It most likely will not come as a surprise that 100% of the American citizens I’ve encountered have an admiration for the 0.4% actively serving in the U.S. Armed Forces and for all U.S. Veterans, deceased and living.
However, recent private research and public reporting show a growing social and needs divide between veterans and non-veterans that will require more than admiration to close.
According to the Census Bureau, the share of the U.S. population with military experience is declining. In 2016, 7% of U.S. adults were veterans, down from 18% in 1980.
In 1973 the United States transitioned to an all-volunteer military and with the U.S. Defense Department consolidating military bases around the country the overlap of civilian and military communities was severely reduced diminishing the communal opportunities to interact and understand the needs of the men and women who are serving or have served in the U.S. Armed Forces.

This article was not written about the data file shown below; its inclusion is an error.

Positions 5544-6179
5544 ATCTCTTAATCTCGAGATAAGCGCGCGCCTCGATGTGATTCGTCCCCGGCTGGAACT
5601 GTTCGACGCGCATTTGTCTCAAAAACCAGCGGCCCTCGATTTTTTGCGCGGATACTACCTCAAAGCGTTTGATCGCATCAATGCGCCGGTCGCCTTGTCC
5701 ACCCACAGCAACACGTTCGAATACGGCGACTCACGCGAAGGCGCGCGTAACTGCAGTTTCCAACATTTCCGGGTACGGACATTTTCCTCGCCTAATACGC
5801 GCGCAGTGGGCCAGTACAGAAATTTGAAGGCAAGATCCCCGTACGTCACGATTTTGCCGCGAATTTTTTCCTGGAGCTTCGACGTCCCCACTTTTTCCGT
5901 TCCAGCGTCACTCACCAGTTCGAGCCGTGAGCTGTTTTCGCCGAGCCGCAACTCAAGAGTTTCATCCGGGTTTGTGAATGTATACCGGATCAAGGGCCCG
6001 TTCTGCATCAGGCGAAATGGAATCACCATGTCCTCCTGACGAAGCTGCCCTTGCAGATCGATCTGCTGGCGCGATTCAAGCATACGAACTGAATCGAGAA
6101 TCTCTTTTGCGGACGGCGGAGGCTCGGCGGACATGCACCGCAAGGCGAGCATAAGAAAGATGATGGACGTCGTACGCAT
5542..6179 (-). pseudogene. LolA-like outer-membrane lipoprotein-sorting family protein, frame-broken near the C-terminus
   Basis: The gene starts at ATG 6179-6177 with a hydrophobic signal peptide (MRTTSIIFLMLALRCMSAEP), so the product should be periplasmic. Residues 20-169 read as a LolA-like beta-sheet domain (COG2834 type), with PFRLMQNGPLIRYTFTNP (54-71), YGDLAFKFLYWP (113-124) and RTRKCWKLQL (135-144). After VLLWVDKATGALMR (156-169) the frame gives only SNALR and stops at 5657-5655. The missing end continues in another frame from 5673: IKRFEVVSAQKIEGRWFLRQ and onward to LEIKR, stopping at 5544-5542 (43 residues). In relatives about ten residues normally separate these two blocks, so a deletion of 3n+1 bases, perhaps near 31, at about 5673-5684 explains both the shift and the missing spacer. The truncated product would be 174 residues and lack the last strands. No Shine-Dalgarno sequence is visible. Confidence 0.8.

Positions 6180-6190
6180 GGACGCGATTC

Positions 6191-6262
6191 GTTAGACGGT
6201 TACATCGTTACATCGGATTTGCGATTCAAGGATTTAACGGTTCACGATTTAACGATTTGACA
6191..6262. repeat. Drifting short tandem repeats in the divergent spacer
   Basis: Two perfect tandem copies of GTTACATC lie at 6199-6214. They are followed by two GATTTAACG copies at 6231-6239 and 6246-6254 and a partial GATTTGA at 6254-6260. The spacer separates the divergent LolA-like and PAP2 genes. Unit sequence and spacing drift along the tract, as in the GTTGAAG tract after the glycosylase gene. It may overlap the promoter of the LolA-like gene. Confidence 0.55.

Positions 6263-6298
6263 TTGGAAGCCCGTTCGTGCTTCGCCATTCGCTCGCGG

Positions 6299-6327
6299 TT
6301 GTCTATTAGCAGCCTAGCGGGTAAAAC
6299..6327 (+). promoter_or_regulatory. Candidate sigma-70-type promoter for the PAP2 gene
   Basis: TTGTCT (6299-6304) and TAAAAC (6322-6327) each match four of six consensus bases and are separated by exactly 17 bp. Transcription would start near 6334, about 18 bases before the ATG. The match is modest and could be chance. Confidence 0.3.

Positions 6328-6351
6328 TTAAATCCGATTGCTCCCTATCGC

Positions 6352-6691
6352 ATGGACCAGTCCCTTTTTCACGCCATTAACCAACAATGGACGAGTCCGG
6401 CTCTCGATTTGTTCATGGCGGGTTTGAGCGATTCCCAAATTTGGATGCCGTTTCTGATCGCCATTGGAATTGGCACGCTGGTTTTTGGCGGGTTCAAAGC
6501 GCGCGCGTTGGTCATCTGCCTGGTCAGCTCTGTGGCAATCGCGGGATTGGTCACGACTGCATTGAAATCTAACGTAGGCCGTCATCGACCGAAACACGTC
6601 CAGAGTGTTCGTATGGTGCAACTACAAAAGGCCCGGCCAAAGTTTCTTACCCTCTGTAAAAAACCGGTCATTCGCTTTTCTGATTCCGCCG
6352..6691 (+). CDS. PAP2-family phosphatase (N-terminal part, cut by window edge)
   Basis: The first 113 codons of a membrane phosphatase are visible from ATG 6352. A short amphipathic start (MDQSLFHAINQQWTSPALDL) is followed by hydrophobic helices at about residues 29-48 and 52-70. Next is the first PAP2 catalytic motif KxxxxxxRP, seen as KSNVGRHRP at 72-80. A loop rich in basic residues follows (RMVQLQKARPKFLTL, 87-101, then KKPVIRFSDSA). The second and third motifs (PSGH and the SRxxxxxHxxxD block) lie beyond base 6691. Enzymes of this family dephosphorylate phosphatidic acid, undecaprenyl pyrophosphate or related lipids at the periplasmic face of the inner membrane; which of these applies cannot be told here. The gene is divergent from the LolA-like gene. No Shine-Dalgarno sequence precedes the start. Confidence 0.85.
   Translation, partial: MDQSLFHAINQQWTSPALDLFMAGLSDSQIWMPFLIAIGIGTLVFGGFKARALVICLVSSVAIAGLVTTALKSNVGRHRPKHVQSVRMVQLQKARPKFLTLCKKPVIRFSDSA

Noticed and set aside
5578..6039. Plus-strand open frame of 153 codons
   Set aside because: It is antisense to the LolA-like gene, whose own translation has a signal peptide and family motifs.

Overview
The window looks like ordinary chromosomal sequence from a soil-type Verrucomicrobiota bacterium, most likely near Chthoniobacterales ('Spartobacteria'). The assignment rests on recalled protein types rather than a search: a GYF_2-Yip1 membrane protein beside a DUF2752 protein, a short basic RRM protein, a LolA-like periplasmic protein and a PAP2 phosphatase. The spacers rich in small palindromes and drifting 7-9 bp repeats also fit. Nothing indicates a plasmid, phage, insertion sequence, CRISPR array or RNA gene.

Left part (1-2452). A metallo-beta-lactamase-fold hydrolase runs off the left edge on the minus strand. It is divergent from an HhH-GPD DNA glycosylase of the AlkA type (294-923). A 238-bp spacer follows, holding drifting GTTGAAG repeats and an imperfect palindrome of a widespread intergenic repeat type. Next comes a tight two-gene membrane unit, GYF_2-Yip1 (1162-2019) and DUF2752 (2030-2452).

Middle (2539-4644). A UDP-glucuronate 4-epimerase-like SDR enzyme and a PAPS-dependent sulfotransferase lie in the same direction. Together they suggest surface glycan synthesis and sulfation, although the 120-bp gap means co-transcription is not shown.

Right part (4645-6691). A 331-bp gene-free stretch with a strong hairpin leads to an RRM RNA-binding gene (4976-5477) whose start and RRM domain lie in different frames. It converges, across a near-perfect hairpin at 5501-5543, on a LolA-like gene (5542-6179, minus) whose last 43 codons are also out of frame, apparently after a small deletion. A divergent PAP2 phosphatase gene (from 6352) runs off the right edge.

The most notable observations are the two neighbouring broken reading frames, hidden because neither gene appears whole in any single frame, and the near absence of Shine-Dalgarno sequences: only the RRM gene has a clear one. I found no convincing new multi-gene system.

The State Of The American Veteran: The Chicagoland Veterans Study reported that 66.5% of pre-9/11 veterans and 68.7% of post-9/11 veterans felt civilians don’t understand the problems faced by veterans.
Admittedly, even with having family members myself who had served in the U.S. Armed Forces it wasn’t until I became keenly aware of the “Not all Wounds are Visible” cost of service and sacrifice to our country did I turned my admiration into action that made tangible lasting differences.
United Relief Foundation is determined to close the divide between veterans and non-veterans by increasing our awareness and outreach activities to help turn civilian admiration into action, especially for veterans in need, and we hope you will do the same.